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Sustainability trends for 2023

By Hannah Morris
11th January 2023

How can we step-up sustainability efforts in 2023?

In 2022 we lived through a year of geopolitical upheaval due to the war in Ukraine and the resulting energy crisis. As we enter 2023, we face the economic consequences of high inflation, higher interest rates, and the likelihood that a third of the world will enter a recession.

Governments around the world are focused on conflict resolution, recession response, and staying in power, which risks distracting them from delivering ambitious policies to tackle the climate crisis and other sustainability issues.

So 2023 is a time for businesses to step up more than ever and build on the momentum behind net zero and the shift to sustainable business models. Those with the vision and boldness to think long-term and accelerate plans to contribute to and prepare for a rapid global transition to a low GHG-emissions economy will emerge as the winners as economies recover and stability returns.

Below are Will Jenkins, Managing Director at Carbon Intelligence, part of Accenture’s predictions that sustainability leaders in businesses need to be ready for in 2023:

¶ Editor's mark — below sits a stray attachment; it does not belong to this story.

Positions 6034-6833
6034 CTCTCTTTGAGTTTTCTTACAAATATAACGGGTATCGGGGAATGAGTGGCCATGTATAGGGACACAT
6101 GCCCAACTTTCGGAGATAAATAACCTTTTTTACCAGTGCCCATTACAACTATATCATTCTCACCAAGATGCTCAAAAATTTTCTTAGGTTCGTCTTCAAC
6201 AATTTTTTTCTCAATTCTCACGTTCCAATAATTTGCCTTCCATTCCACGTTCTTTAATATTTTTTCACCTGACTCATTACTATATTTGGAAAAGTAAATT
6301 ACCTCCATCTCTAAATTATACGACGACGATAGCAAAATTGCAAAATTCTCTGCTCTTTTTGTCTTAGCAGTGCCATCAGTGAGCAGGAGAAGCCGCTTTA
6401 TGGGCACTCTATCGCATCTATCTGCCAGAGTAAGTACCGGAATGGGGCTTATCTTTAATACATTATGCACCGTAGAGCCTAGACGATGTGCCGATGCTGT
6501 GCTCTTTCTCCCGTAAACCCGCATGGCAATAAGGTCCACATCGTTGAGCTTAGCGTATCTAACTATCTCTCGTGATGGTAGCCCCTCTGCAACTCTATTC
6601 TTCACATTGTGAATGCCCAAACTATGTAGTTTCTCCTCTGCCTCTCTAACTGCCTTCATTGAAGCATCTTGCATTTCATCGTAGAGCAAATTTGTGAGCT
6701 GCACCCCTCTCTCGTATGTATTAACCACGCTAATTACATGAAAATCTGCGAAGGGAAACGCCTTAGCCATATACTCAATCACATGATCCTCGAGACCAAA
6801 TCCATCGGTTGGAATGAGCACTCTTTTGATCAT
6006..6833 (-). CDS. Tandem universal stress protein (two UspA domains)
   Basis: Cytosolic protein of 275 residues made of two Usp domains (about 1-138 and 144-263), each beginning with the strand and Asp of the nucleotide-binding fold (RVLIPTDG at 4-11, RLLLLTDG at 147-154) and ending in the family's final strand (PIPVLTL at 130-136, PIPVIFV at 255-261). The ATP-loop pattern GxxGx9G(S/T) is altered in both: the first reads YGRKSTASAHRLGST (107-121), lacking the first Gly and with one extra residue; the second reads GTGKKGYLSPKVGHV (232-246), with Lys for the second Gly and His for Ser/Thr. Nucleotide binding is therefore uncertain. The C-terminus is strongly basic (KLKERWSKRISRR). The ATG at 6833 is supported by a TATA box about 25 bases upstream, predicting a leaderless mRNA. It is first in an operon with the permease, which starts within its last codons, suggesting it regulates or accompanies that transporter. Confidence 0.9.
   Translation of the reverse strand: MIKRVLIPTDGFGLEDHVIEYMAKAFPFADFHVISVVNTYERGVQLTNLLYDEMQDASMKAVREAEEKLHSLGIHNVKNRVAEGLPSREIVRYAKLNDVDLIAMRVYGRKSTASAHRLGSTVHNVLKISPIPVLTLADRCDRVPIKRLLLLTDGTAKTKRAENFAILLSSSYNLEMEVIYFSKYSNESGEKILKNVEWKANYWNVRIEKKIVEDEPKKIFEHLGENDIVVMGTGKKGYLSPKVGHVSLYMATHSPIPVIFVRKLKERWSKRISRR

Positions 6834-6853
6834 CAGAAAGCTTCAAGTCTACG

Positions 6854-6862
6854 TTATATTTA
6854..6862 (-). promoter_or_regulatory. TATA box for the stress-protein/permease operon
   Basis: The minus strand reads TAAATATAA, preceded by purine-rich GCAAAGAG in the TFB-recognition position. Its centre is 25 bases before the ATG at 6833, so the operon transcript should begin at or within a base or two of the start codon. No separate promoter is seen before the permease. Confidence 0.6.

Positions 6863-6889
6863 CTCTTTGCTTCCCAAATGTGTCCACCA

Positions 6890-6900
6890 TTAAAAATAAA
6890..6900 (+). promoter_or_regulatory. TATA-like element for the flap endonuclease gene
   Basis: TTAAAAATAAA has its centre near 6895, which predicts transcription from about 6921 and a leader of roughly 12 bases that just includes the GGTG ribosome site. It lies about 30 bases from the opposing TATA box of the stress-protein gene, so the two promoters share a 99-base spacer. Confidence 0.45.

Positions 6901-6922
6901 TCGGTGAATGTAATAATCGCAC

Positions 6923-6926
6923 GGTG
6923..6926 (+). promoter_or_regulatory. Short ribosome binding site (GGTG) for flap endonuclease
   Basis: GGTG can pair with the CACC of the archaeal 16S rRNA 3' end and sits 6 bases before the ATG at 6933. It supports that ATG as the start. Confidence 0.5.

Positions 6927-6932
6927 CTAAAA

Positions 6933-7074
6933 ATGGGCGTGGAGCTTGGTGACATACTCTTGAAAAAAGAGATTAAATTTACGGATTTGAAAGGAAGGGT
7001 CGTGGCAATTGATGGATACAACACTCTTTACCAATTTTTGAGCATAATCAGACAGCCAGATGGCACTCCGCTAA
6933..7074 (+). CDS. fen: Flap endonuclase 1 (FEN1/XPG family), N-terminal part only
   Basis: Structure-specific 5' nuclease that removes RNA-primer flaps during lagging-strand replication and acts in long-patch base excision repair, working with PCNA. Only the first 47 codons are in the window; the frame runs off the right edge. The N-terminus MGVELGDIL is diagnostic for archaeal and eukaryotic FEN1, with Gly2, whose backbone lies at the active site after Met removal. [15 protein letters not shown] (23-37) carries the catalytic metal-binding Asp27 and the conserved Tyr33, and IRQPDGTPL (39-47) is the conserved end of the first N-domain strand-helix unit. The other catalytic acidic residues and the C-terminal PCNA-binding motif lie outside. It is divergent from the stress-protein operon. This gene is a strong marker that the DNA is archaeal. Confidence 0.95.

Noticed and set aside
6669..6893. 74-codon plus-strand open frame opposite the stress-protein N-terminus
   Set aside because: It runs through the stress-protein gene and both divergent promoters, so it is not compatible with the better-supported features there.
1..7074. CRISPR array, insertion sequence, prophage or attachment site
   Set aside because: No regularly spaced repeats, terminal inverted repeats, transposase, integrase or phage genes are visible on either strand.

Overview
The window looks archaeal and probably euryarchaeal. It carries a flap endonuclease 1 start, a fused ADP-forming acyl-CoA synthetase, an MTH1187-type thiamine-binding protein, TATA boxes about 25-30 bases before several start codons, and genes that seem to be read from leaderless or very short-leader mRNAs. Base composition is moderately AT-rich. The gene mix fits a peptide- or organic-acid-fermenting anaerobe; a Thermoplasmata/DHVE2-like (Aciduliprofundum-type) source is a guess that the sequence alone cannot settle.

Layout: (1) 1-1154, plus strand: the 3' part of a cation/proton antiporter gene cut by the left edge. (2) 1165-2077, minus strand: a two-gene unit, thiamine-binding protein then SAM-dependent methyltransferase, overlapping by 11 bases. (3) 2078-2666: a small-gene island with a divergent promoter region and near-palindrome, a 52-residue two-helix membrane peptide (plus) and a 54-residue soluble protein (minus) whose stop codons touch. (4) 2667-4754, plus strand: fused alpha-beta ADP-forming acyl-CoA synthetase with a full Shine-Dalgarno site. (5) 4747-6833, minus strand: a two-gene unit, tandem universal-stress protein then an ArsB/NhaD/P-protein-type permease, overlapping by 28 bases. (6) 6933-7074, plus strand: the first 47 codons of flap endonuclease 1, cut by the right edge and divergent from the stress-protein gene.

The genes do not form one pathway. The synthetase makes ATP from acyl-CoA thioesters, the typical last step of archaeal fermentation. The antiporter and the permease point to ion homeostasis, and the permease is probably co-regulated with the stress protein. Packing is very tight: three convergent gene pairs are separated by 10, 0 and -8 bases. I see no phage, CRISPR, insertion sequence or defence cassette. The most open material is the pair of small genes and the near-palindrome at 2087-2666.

1. Accelerated energy transition
    • Businesses will be navigating through a new energy landscape where fossil fuel prices remain high and volatile, emphasising the importance of low carbon alternatives. Sky-high energy prices mean that pay-back times on projects are shorter, so this is a smart time to invest in clean energy solutions for power generation, heating, lighting and industrial processes.
  2. Impact on nature and biodiversity
    • Businesses need to make sure a focus on the climate crisis doesn’t come at the expense of nature restoration and biodiversity. December’s biodiversity focused COP15 has fired the starting gun for a year when companies need to become familiar with Science Based Targets for Nature, and the recommendations from the Taskforce for Nature Related Financial Disclosure (TNFD).
  3. Climate justice
    • Businesses should make climate justice a priority in their net zero transition strategy. I’ve recently spent time in places that are most vulnerable to the effects of climate change, and where clean drinking water only exists in plastic bottles and electricity comes from diesel generators. We must remember in the Global North just how far much of the world still has to come. Representation is key, so giving environmental justice groups and local people a seat at the table is vital.
  4. Climate resilience
    • Climate-related risk will climb up the corporate agenda in 2023. Companies should plan for the impact of more extreme weather events and record breaking temperature changes, increased climate disclosure requirements, and a more litigious world where campaign groups will call out greenwashing and poor governance with legal challenges.

 

There are just seven years remaining to reach the Paris Agreement 2030 goal of cutting global GHG emissions by 45%. Now is the time to accelerate action, not allow events to derail it.